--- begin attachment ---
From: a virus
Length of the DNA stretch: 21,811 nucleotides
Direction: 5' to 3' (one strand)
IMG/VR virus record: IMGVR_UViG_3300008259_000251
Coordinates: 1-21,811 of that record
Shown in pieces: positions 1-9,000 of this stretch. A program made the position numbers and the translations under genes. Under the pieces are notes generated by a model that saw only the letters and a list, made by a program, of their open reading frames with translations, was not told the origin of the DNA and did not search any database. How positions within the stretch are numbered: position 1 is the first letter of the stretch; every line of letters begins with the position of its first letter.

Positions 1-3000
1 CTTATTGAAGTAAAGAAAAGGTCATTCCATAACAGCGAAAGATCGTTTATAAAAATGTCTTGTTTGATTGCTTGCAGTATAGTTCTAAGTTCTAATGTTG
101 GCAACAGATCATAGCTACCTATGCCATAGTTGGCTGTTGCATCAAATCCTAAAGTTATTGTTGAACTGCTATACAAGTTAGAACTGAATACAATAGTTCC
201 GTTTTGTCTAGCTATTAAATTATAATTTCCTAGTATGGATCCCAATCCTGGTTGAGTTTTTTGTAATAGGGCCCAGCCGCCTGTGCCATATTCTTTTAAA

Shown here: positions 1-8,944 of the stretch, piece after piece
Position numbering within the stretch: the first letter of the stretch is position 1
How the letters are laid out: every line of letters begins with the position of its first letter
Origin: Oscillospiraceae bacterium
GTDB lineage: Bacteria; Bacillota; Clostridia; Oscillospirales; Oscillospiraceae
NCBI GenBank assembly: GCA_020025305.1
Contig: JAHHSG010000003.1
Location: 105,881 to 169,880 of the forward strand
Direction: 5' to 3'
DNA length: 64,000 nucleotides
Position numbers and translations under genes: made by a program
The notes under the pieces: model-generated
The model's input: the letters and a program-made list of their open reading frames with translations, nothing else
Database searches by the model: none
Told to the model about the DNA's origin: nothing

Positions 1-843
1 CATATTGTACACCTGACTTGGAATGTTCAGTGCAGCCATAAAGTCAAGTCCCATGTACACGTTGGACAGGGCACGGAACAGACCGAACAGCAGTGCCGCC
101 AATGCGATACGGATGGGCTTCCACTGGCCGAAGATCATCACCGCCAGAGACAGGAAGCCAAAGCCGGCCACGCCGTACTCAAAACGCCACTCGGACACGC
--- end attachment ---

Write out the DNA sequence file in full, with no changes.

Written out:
From: a virus
Length of the DNA stretch: 21,811 nucleotides
Direction: 5' to 3' (one strand)
IMG/VR virus record: IMGVR_UViG_3300008259_000251
Coordinates: 1-21,811 of that record
Shown in pieces: positions 1-9,000 of this stretch. A program made the position numbers and the translations under genes. Under the pieces are notes generated by a model that saw only the letters and a list, made by a program, of their open reading frames with translations, was not told the origin of the DNA and did not search any database. How positions within the stretch are numbered: position 1 is the first letter of the stretch; every line of letters begins with the position of its first letter.

Positions 1-3000
1 CTTATTGAAGTAAAGAAAAGGTCATTCCATAACAGCGAAAGATCGTTTATAAAAATGTCTTGTTTGATTGCTTGCAGTATAGTTCTAAGTTCTAATGTTG
101 GCAACAGATCATAGCTACCTATGCCATAGTTGGCTGTTGCATCAAATCCTAAAGTTATTGTTGAACTGCTATACAAGTTAGAACTGAATACAATAGTTCC
201 GTTTTGTCTAGCTATTAAATTATAATTTCCTAGTATGGATCCCAATCCTGGTTGAGTTTTTTGTAATAGGGCCCAGCCGCCTGTGCCATATTCTTTTAAA

Shown here: positions 1-8,944 of the stretch, piece after piece
Position numbering within the stretch: the first letter of the stretch is position 1
How the letters are laid out: every line of letters begins with the position of its first letter
Origin: Oscillospiraceae bacterium
GTDB lineage: Bacteria; Bacillota; Clostridia; Oscillospirales; Oscillospiraceae
NCBI GenBank assembly: GCA_020025305.1
Contig: JAHHSG010000003.1
Location: 105,881 to 169,880 of the forward strand
Direction: 5' to 3'
DNA length: 64,000 nucleotides
Position numbers and translations under genes: made by a program
The notes under the pieces: model-generated
The model's input: the letters and a program-made list of their open reading frames with translations, nothing else
Database searches by the model: none
Told to the model about the DNA's origin: nothing

Positions 1-843
1 CATATTGTACACCTGACTTGGAATGTTCAGTGCAGCCATAAAGTCAAGTCCCATGTACACGTTGGACAGGGCACGGAACAGACCGAACAGCAGTGCCGCC
101 AATGCGATACGGATGGGCTTCCACTGGCCGAAGATCATCACCGCCAGAGACAGGAAGCCAAAGCCGGCCACGCCGTACTCAAAACGCCACTCGGACACGC